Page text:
The Super Hero

I had a lovely morning talking with my daughter and she has inspired some blogs. Here’s the first one, before I forget everything she told me!

“I don’t understand. You get these people who go vegan, but they haven’t done their research and they aren’t eating properly, and they get sick, and then instead of fixing up their diet, they just decide veganism is bad for them and they stop altogether. Where’s the sense in that?

It’s like being a super hero and burning out because you are saving too many people and doing it all night when you should be sleeping. So you go to the doctor and you ask him for advice and he says ‘Oh you should stop being a super hero, it’s bad for you’.

If you really loved helping and saving people, you wouldn’t accept a lame kind of response like that. You’d think ‘This doctor is useless. If he was a decent doctor, he’d say ‘Let me help you organise your time and energy better, and set some limits on how much work you do and when, so that you can keep doing what you love’.” Continue reading

The Two Wolves

Once upon a time, or so the Cherokee legend goes, a young Indian boy received a beautiful drum as a gift. When his best friend saw it, he asked if he could play with it, but the boy felt torn. He didn’t want to share his new present, so he angrily told his friend, “No!”

His friend ran away, and the boy sat down on a rock by the stream to contemplate his dilemma. He hated the fact that he had hurt his friend’s feelings, but the drum was too precious to share. In his quandary, he went to his grandfather for advice.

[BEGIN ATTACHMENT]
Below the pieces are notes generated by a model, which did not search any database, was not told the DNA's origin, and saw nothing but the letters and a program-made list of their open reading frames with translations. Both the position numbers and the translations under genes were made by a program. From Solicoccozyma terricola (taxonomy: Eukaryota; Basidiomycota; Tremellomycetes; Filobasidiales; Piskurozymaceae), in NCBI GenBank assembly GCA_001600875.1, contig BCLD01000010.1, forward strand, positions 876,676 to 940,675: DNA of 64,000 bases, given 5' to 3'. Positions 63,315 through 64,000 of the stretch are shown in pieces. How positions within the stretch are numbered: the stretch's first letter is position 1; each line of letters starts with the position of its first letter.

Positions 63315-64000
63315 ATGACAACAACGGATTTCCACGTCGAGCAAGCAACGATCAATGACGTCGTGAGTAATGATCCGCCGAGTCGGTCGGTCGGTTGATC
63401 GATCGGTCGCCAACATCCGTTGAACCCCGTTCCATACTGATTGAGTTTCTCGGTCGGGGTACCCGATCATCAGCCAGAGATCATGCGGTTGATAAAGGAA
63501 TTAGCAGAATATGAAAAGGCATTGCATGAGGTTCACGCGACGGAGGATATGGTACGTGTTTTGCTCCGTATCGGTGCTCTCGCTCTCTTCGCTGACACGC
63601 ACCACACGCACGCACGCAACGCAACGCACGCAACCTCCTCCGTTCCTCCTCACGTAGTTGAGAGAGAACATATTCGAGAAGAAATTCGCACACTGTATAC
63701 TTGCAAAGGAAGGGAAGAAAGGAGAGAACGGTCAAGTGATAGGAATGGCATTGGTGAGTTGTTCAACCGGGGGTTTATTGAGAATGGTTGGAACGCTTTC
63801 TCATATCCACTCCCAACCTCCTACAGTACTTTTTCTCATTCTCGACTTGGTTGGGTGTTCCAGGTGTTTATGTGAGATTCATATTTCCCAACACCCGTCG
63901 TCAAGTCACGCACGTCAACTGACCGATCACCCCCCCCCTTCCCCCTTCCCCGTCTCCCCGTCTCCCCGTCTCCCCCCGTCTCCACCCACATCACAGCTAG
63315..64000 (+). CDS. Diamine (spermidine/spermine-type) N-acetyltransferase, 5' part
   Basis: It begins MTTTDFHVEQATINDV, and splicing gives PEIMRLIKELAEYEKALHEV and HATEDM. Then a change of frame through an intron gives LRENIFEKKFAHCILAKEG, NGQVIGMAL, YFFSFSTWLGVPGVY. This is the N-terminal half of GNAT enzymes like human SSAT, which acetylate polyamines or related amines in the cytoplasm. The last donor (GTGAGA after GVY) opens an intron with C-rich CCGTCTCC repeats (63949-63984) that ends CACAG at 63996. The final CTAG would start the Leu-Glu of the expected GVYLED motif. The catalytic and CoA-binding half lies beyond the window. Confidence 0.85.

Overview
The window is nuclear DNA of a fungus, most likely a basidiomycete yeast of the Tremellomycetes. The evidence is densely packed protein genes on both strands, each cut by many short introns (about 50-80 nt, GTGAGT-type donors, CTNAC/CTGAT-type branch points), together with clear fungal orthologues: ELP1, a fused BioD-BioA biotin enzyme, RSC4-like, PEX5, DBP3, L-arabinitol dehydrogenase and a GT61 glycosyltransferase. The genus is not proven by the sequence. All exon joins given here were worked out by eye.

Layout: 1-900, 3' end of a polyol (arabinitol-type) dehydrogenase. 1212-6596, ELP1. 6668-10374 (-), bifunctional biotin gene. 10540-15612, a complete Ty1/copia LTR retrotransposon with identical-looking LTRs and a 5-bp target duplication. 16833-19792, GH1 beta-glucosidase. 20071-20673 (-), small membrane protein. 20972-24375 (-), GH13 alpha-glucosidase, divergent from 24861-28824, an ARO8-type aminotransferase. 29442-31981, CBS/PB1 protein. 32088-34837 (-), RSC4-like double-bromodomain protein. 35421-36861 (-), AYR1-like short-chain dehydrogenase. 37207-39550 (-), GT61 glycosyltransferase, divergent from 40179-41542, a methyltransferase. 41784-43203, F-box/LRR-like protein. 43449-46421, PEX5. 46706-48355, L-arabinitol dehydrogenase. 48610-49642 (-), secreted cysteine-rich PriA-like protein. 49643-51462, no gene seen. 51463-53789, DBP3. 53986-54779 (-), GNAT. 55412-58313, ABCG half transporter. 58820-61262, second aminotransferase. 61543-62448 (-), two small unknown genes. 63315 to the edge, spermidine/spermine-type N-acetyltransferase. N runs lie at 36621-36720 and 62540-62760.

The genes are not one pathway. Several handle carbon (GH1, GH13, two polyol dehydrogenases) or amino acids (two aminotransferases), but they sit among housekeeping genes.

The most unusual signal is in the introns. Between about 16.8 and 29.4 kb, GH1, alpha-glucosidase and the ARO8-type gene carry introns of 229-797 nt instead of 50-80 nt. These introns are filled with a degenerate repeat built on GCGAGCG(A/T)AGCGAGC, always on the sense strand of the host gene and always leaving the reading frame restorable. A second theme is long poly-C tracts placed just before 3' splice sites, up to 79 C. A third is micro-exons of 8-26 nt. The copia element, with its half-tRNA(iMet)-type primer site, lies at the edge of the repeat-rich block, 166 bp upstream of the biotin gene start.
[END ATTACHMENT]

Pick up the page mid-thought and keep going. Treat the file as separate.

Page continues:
The elder listened quietly and then replied. “I often feel as though there are two wolves fighting inside me. One is mean and greedy and full or arrogance and pride, but the other is peaceful and generous. All the time they are struggling, and you, my boy, have those same two wolves inside you.”

“Which one will win?”, asked the boy.

The elder smiled and said “The one you feed.”

This story, told in How God changes your Brain, by Newburg and Waldman (neurotheology), is a wonderful example of the power of therapeutic story-telling. Stories can help us see ourselves more clearly. They give us visual metaphors to describe intangible feelings inside us, along with new strategies for managing our challenges. Continue reading

Injury healing and tissue repair- Part 2

In Part 1 we looked at the role of inflammation in wound repair and the management of inflammation. Part 2 is about tissue perfusion. A lot of this information is applicable for preventing tissue damage in the first place and explores practises that ensure better recovery. Injuries, wounds etc obviously come in many different forms, so this information is general only.